Linked in today's round-up is a piece from Nathaniel Rogers about the fact that there are simply no locks for Oscar in the earliest stages, certainly not for films that are still unseen. Though it wasn't his point, it nevertheless got me thinking of two spats I got into last week with people who were flabbergasted at the idea of considering "War Horse" at the top of a list of Oscar guesses. "It hasn't been seen!" No kidding. But the fact is, if you're asking me to take wild stabs, I'll take an unseen Steven Spielberg movie based on a hit play set during World War I over an Alexander Payne comedy that has played well at festivals -- all day long. It's like saying it's silly in week one to bet on the Packers to make it to the Super Bowl because they play on Monday night and we haven't seen what they're made of, while the Lions killed in the early game on Sunday. Or something like that. It's fair to bank it on pedigree because the fact is it's all a bunch of nonsense guessing until voters -- the people who matter in the equation -- actually see the film, and that's not usually until the holidays, anyway. So spare me the indignant, "But we haven't seen it yet!" It's okay if things change. Anyway, let's see what's going on in the Oscarweb today...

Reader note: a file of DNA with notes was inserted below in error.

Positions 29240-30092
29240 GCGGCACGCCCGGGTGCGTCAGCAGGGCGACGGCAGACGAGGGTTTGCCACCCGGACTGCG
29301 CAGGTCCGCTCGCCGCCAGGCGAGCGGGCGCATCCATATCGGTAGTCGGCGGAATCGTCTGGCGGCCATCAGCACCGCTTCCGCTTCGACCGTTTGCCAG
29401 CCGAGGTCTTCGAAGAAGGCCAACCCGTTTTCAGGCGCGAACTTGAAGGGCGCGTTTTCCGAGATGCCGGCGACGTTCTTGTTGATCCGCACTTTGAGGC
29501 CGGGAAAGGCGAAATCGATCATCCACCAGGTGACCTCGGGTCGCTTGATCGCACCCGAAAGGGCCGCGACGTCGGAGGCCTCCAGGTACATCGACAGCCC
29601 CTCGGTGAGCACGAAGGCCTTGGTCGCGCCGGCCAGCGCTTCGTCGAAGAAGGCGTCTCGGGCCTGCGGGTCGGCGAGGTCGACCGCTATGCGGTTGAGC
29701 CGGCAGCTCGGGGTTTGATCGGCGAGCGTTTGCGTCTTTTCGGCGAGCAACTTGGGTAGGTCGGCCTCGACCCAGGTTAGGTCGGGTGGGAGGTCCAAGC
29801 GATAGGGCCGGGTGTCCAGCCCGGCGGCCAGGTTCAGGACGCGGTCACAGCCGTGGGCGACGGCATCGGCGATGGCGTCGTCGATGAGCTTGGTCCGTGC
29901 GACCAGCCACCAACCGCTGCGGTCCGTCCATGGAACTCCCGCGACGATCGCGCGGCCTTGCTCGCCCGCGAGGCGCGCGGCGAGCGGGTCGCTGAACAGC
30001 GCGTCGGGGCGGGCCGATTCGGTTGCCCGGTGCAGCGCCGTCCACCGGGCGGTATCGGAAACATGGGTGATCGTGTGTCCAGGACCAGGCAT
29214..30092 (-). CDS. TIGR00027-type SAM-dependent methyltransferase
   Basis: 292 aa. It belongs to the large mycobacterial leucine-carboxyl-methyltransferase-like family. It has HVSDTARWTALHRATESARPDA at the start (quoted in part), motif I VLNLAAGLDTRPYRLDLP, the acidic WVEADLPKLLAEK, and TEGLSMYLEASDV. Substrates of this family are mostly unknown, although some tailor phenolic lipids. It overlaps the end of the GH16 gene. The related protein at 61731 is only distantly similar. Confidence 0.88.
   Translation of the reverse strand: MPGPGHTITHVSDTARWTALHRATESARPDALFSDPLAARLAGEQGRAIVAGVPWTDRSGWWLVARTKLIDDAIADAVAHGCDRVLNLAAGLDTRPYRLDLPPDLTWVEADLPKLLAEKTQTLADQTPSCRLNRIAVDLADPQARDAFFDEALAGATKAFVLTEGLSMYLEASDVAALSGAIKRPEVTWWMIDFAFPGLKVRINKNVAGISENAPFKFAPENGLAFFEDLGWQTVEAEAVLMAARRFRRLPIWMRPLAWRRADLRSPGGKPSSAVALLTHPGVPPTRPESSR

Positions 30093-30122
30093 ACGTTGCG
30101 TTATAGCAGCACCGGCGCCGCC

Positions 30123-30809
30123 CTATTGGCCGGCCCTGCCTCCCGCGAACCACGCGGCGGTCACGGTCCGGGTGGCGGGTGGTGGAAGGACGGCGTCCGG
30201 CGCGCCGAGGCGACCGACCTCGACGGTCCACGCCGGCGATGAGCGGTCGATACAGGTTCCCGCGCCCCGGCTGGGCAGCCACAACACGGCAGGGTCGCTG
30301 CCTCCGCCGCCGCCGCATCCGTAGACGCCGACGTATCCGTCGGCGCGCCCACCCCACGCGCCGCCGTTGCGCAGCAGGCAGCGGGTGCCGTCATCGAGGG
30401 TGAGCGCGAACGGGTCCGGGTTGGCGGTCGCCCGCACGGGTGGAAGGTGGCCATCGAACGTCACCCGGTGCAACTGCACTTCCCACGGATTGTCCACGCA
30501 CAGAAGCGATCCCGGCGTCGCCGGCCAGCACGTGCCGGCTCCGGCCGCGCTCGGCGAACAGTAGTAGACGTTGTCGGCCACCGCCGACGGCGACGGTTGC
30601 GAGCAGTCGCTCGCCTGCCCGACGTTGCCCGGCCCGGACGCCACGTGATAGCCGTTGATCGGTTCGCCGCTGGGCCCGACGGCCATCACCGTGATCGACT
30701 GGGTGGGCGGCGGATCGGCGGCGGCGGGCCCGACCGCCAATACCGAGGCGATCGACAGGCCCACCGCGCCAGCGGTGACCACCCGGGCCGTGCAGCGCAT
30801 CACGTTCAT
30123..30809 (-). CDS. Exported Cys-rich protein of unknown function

Nathaniel Rogers rattles off the ole' "there are no locks" logic, which is of course bulletproof. [The Film Experience]
Tom O'Neil severs ties with the LA Times and goes out on his own once again with Gold Derby. [Awards Tracker]
Anne Thompson on the Oscar potential of Roman Polanski's "Carnage." [Thompson on Hollywood]
Gregg Kilday, meanwhile, wonders if the film can overcome baseball's Oscar slump. [The Race]
Jeff Wells writes a love letter to Mexican foreign language submission "Miss Bala." [Hollywood Elsewhere]
A.O. Scott and Manohla Dargis belly-ache the Oscar-ization of the fall festival circuit. [New York Times]
David Poland responds. [The Hot Blog]
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